There are many reasons why executive retreats are necessary, but executives tend to come together for three reasons.

“The first one is they want to work on their strategic vision and plan for their future as an organization, and do that without being distracted by phones ringing at the office and e-mails,” says Mike Whitehead, owner of Whitehead Associates Inc., a North Carolina-based management consulting firm that specializes in planning leadership retreats. “Second, they want to work better as a group and learn about each other’s personalities, motives and communication styles. Thirdly, they come because they want to celebrate … and acknowledge the high achievers in the organization.”

Although the reasons to meet haven’t changed, the way planners are expected to plan retreats is changing. Whitehead, who also manages a conference center near Charlotte, says groups that used to go out of town now are looking more for local facilities, speakers and entertainment. “There is clearly not as much money spent on outlandish or more expensive-type activities,” Whitehead adds. “Retreats are more scaled back; some of the food is not as extravagant.”

Cindy Y. Lo, the president/owner of Texas-based Red Velvet Events Inc., says instead of getting six months to a year’s notice, she’s now being asked to plan retreats six weeks out. “[Clients] don’t even know themselves if they’re going to get approval or have the funds to pay for it. …The other thing I’ve noticed is that, if they’re really on a budget, [the organization] won’t allow spouses to come, or they’ll say, ‘If you want your spouse to come, you have to pay for it.’” Individuals often are asked to pick up their own golf or spa tabs. Another trend, Lo says, is that groups don’t want the same old-same old. They may be meeting locally, but they want to experience what’s authentic and unique to that destination.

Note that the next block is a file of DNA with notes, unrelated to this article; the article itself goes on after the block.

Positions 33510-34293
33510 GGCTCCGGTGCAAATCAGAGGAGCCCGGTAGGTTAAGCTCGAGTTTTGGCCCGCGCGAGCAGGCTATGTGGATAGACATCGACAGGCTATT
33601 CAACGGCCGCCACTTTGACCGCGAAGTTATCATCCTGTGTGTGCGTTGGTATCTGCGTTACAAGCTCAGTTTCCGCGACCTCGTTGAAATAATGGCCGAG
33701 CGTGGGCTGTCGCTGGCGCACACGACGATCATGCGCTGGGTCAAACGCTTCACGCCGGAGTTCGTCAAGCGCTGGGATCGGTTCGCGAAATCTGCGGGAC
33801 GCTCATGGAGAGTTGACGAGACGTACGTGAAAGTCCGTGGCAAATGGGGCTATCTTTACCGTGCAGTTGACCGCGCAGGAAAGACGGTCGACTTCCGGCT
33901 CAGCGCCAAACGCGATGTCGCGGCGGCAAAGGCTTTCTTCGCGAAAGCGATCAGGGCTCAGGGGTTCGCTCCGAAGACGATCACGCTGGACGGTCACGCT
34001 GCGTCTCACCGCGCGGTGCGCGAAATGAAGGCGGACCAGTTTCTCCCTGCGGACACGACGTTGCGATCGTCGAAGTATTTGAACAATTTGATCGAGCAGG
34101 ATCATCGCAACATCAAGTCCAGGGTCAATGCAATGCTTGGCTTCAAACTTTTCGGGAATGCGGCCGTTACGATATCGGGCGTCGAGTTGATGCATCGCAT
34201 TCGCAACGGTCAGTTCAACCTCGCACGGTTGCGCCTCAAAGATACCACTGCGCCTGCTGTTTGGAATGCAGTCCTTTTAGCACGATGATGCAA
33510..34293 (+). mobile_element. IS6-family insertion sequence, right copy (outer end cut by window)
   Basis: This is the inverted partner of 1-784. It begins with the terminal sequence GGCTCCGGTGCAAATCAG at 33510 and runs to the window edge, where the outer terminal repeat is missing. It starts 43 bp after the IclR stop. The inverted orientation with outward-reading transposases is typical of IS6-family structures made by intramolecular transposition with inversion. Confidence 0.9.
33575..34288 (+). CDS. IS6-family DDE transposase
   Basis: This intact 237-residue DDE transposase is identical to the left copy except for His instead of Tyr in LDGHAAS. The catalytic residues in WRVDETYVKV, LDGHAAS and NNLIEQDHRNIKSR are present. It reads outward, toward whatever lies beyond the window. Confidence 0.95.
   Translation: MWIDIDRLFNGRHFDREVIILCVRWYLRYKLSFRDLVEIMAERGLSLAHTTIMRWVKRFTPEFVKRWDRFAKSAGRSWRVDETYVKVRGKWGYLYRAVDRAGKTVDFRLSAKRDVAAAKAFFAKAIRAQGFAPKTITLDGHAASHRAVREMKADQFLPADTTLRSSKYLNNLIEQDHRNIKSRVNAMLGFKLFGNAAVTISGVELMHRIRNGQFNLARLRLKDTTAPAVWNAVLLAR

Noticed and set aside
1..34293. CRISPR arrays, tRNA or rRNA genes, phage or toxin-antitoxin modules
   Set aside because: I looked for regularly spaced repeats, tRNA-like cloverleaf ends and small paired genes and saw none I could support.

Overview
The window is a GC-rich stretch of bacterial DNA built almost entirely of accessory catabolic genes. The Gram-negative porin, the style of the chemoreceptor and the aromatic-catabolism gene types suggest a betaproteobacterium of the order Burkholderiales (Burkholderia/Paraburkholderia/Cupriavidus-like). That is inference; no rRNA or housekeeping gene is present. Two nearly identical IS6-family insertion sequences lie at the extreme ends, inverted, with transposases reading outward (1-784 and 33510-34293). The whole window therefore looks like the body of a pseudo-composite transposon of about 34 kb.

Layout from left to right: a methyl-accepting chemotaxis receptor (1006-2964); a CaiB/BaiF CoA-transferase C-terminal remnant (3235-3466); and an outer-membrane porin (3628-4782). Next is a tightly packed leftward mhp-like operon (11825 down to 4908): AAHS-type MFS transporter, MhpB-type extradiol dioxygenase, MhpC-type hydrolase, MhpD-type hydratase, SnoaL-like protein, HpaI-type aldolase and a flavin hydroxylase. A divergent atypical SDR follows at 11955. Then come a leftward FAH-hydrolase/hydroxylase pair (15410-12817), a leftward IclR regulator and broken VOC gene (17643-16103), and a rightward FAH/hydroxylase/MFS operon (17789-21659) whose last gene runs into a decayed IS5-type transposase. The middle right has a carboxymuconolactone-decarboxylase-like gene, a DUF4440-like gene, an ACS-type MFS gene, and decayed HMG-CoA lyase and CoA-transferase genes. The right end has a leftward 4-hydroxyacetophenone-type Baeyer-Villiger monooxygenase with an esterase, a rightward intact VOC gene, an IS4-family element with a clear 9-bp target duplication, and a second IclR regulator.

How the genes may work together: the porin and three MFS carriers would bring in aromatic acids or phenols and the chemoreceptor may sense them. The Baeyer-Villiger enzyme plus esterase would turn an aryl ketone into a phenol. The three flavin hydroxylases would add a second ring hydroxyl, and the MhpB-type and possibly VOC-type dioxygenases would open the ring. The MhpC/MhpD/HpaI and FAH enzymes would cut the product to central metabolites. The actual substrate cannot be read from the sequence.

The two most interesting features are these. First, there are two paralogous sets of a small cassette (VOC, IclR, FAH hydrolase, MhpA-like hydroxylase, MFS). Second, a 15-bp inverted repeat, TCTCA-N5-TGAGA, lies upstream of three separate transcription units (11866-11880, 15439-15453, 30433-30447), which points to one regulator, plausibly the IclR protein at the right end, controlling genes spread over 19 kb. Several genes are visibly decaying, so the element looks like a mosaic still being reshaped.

Mary Boone, president of Boone Associates, has been arranging leadership and executive retreats for nearly two decades.  Over the years, she’s seen retreats become more business focused with more collaborative strategic planning sessions. She suggests planners tie the meaning and purpose of the retreat to what’s available nearby to make them more meaningful. “For example, if [attendees] were talking about experiential marketing, they may want to be in a city where they can go and look at some examples, like Niketown, the Mac and American Girl stores, where the locale, context and even the facility itself could be integrated into the focus and purpose of the meeting.”

With the recession causing many companies to rethink projections and enact layoffs, executive retreats are crucial to maintaining a positive workforce and turning things around. “There’s a sense of worry and concern about the economy, and the people who are still remaining in organizations are integral in building the future of the companies,” Whitehead says. “If we don’t capitalize on their commitment, if we don’t build loyalty with the people who are left over, they are going to be unproductive because they’re going to be worried about their own jobs. You need to bring people together as a team, reformulate a vision for your company and get people excited about what’s possible. Now’s a really good time to be retreating, so to speak.”

Here are seven essential steps to planning effective executive retreats: